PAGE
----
Regina, SK (Oct. 8, 2019) – Summer has come to an end, and for most of us, camping season is over. But before you put your trailer or motorhome in storage, make sure you take the time to protect it for the winter.
While it seems like a lot of work, the extra effort you put in now will protect your vehicle from deterioration. With a little bit of elbow grease, your RV will last for many camping seasons to come.
Our 10-step RV winterizing guide
- RV antifreeze
- wrench set
- screwdriver set
- wax / protectant
- tire blocks / jacks
- dehumidifier/absorbent material (silica gel or something similar)
- pressure washer (optional)
- tarp (optional)
Step 1: Drain the water from your pipes
When the weather cools down, water will expand and crack your pipes. To stop this from happening, drain all the water from the heater, the tanks and water lines. Open all of your faucets while draining to remove all of the water completely from the system. Then, pump RV antifreeze into all of your tanks, lines and drains. Due to Canada’s subzero temperatures, it’s important to use RV antifreeze. Make sure it’s rated to -50 degrees Celsius.
Tip: Don’t have the time to winterize your RV by yourself? You can pay an RV store to do it for you.
Step 2: Check your seals
Leaky roofs can cause major problems to the inside of your RV. The best way to avoid problems is to inspect your seals and ensure that there are no leaks. This includes examining your roof, slide-outs and windows to look for any holes or leaks.
Tip: If you see water damage inside your RV, look above or beside the damage to find the leak.
Step 3: Remove your RV batteries
Winter and batteries don’t go well together. Unlike traditional vehicles, most RVs use lead-acid batteries – meaning that they are not sealed. If you plan on putting your RV in storage, take out your batteries and put them in a cool, dry place or on a charger. Remember to turn off all of your breaker switches 1st, before you disconnect your batteries.
Tip: Always disconnect your battery from the negative cable 1st.
Step 4: Protect your RV’s exterior
Clean the outside of your RV and inspect it for any cracks. Use an RV sealant to fix the crack(s) and let it dry completely. Then, apply a wax to protect your vehicle from the harsh Canadian winters.
Step 5: Protect your awning
This one is quick and easy, but nevertheless, important. Stop mold from growing on your awning by cleaning it thoroughly and allowing it to dry completely. Awnings are made of a fabric that’s easily susceptible to dirt, sap and mold. Make sure to clean yours well and give it a much longer life.
Step 6: Unhook your propane tanks
Whether you’re storing your RV inside or outside, we recommend removing your propane tanks 1st. Store them in a well-ventilated area in order to prevent rust or damage. Walk around inside your RV and take a minute to seal off the burners and pilot light on your stove and check for other areas where the scent of propane might linger. Nobody wants an RV that smells like propane!
Tip: You can find caps at your local hardware store to help you seal off the valves on your propane tank.
Step 7: Lubricate your locks and hinges
Letting your RV sit untouched for months can cause the locks and hinges to get sticky or stop working completely. Save yourself a hassle the next camping season and lubricate all of your locks and hinges right now.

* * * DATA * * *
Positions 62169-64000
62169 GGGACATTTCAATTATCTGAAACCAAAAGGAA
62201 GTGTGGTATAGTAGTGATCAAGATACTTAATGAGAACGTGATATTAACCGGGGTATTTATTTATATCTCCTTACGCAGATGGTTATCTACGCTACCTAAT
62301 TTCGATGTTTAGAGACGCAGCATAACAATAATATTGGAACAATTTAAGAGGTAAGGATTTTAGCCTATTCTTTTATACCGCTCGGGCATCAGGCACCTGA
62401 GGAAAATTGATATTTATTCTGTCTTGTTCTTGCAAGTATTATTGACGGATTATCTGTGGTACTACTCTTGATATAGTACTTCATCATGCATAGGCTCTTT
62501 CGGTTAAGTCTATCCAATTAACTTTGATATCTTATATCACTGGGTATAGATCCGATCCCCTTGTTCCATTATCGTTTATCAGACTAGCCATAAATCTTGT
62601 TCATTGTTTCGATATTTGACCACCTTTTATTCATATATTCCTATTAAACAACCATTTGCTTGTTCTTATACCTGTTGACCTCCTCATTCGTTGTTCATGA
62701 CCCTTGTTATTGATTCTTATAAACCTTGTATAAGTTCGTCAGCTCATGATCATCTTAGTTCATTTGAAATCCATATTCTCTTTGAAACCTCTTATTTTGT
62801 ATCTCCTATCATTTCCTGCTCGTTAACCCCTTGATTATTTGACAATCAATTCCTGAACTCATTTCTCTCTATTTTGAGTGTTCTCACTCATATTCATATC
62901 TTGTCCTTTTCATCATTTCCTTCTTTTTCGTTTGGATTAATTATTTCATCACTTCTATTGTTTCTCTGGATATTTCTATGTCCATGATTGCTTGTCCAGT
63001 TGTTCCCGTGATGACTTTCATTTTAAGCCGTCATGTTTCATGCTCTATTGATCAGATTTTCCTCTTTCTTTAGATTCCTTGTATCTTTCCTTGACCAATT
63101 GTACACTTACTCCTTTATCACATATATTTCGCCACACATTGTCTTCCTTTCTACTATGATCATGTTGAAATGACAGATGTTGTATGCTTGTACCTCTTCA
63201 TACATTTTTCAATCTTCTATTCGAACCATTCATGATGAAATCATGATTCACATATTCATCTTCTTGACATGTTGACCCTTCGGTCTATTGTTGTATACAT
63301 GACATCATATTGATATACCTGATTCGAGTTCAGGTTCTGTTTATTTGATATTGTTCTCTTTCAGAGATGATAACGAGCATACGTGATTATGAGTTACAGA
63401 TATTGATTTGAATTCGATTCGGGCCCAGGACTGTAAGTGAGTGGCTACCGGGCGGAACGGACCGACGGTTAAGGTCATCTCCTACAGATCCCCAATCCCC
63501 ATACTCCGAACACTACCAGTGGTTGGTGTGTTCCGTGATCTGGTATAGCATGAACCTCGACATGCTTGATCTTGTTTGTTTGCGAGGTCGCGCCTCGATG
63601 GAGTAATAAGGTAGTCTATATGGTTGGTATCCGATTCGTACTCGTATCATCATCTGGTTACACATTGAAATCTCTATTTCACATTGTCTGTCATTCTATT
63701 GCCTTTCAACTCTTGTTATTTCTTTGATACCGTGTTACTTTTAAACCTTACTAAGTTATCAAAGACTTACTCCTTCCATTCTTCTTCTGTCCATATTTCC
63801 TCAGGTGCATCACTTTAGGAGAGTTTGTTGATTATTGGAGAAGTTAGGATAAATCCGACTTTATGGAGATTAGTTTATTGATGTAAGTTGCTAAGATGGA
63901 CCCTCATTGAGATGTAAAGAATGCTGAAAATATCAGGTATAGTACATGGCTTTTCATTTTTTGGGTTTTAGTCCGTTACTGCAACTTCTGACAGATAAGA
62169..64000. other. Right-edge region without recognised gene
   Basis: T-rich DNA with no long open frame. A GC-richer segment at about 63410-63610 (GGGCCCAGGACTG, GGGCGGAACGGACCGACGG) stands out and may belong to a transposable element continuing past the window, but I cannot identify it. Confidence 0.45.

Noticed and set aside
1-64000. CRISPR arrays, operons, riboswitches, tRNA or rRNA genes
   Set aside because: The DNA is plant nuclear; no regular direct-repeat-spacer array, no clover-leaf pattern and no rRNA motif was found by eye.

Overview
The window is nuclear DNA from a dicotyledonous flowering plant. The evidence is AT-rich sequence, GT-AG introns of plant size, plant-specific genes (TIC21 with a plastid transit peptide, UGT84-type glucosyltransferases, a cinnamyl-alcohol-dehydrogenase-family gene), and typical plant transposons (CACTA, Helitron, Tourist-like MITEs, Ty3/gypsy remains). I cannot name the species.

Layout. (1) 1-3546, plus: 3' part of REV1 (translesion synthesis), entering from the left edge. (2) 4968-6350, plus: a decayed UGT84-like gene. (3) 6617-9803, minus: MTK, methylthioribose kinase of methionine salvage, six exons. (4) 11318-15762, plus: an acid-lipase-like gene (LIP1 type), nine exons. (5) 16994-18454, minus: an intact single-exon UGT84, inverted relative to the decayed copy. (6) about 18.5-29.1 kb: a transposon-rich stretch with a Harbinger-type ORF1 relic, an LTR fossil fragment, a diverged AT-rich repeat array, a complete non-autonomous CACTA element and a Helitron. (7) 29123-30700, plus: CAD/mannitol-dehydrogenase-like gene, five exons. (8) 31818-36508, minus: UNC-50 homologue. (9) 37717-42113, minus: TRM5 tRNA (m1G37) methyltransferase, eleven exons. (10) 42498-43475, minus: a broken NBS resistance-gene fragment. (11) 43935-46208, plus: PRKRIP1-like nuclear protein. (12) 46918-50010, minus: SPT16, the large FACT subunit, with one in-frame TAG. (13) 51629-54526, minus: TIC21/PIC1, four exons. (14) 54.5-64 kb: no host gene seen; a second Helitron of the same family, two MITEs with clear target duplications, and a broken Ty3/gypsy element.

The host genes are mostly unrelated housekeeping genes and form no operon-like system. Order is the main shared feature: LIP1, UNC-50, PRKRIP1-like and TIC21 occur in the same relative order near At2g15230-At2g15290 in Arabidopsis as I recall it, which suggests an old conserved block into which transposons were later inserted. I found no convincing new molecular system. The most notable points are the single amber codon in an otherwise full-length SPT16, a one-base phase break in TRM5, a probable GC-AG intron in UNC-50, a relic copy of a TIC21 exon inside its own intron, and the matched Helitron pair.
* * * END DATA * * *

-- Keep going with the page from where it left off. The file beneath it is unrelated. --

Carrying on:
Step 8: Clean your interior
Cleaning the interior of your RV is just as important as the exterior. A clean and sanitized interior can make a world of difference when it comes to avoiding unwanted smells and rodents from entering your RV. Beyond the general vacuuming and cleaning, we recommend that you:
- clean kitchen sink
- remove all food from the fridge and cupboards
- leave fridge and cupboard doors propped open
- remove valuables to discourage thieves from entering your RV
- bleach all countertops
- clean off outdoor stoves
Tip: Put some peppermint tea bags, air fresheners or dryer sheets inside your RV to keep it smelling great while in storage.
Step 9: Tarp, cover and moisture prevention
Some people protect their RVs from snow and wind by covering them with a tarp. However, we recommend exercising caution with tarps. Most tarps are made of non-breathable materials, and this can cause moisture to get trapped underneath – leading to rust. We recommend choosing a breathable fabric cover to prevent water and condensation. You should also wrap your trailer connector in a plastic or canvas bag. After covering your RV, you can add an extra level of protection to your RV by:
- blocking the tires to prevent movement
- covering RV tires
- placing traps inside and around the vehicle to repel any unwanted critters
- putting a humidifier in the RV to reduce the moisture or add a moisture absorber
Step 10: Contact your broker
You’re almost done! Now’s the time to let your insurance broker know that you’re putting your trailer in storage. Your SGI CANADA Auto Pak may cover damage caused to your RV while in storage – as long as you meet the conditions of your policy. Your broker can help you work through the conditions. Contact them today to find out more.
About SGI CANADA
SGI CANADA is the property and casualty insurance division of SGI, offering products in five Canadian provinces. It operates as SGI CANADA in Saskatchewan, British Columbia, Alberta, Manitoba, and Ontario, and also as Coachman Insurance Company in Ontario. Products are sold through a network of independent insurance brokers. For more information, visit www.sgicanada.ca.
Source: Saskatchewan Government Insurance (SGI)Tags: RV, SGI, winter